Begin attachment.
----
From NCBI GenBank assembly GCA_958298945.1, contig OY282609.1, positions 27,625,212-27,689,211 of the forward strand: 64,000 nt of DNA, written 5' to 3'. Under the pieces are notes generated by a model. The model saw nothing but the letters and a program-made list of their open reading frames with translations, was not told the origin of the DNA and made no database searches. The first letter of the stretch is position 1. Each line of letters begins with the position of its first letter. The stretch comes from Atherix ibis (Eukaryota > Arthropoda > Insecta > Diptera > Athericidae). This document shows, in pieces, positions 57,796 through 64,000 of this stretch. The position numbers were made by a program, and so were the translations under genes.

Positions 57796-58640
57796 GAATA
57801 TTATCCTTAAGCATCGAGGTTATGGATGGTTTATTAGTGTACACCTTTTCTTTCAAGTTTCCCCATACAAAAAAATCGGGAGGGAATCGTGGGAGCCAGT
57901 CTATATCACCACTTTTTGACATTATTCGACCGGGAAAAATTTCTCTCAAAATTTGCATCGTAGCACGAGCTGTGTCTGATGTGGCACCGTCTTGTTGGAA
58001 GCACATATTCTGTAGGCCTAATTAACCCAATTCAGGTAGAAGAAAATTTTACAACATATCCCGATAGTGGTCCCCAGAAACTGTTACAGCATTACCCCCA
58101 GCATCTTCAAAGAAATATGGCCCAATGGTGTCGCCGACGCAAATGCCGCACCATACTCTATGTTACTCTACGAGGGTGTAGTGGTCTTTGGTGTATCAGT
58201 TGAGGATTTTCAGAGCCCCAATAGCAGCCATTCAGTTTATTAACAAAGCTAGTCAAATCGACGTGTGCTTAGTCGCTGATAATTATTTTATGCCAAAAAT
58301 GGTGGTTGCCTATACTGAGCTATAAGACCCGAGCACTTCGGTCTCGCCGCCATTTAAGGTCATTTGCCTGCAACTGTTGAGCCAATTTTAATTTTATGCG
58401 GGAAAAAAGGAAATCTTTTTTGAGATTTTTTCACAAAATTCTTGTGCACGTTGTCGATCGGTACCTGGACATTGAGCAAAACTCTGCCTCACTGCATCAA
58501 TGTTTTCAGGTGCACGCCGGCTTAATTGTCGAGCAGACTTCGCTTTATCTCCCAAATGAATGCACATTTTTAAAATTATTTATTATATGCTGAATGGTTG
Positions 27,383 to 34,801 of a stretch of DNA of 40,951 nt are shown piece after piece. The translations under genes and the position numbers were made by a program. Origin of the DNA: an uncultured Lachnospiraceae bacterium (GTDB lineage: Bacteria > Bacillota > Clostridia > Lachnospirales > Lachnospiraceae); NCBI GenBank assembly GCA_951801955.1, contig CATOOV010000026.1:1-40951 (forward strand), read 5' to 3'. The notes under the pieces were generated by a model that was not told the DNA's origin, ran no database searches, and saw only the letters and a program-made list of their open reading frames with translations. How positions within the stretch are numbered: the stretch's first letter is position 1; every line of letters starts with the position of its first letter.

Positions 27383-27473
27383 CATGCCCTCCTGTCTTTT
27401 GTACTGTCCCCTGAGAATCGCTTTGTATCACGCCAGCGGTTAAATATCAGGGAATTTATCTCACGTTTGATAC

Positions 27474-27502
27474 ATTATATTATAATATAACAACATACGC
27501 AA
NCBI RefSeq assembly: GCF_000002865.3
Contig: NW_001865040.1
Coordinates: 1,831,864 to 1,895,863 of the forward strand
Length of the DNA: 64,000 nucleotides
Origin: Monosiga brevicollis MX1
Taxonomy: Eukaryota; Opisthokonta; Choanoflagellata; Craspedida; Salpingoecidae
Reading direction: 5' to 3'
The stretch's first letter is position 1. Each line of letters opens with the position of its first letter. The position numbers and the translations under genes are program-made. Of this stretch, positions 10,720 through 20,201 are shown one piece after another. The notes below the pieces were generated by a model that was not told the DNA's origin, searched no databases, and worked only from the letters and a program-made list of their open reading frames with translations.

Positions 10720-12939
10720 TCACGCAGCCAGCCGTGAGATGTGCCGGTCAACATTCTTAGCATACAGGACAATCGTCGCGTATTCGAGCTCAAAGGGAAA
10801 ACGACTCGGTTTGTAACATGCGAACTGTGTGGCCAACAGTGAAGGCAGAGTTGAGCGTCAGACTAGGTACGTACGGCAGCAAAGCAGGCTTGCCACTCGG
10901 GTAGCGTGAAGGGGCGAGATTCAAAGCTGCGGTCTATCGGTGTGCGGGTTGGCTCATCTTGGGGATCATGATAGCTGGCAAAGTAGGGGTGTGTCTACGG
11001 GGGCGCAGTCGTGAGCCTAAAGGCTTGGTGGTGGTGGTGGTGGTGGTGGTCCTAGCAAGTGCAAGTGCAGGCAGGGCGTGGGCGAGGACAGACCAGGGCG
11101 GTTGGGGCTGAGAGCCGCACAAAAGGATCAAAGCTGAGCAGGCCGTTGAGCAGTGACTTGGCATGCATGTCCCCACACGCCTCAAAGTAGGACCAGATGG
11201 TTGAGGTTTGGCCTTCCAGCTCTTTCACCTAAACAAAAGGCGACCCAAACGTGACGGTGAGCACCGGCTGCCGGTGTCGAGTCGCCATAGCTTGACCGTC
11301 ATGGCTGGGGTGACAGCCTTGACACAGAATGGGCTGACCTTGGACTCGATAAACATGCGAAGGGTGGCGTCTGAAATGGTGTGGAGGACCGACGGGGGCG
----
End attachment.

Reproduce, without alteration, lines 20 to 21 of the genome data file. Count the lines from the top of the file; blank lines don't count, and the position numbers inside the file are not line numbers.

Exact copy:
Contig: NW_001865040.1
Coordinates: 1,831,864 to 1,895,863 of the forward strand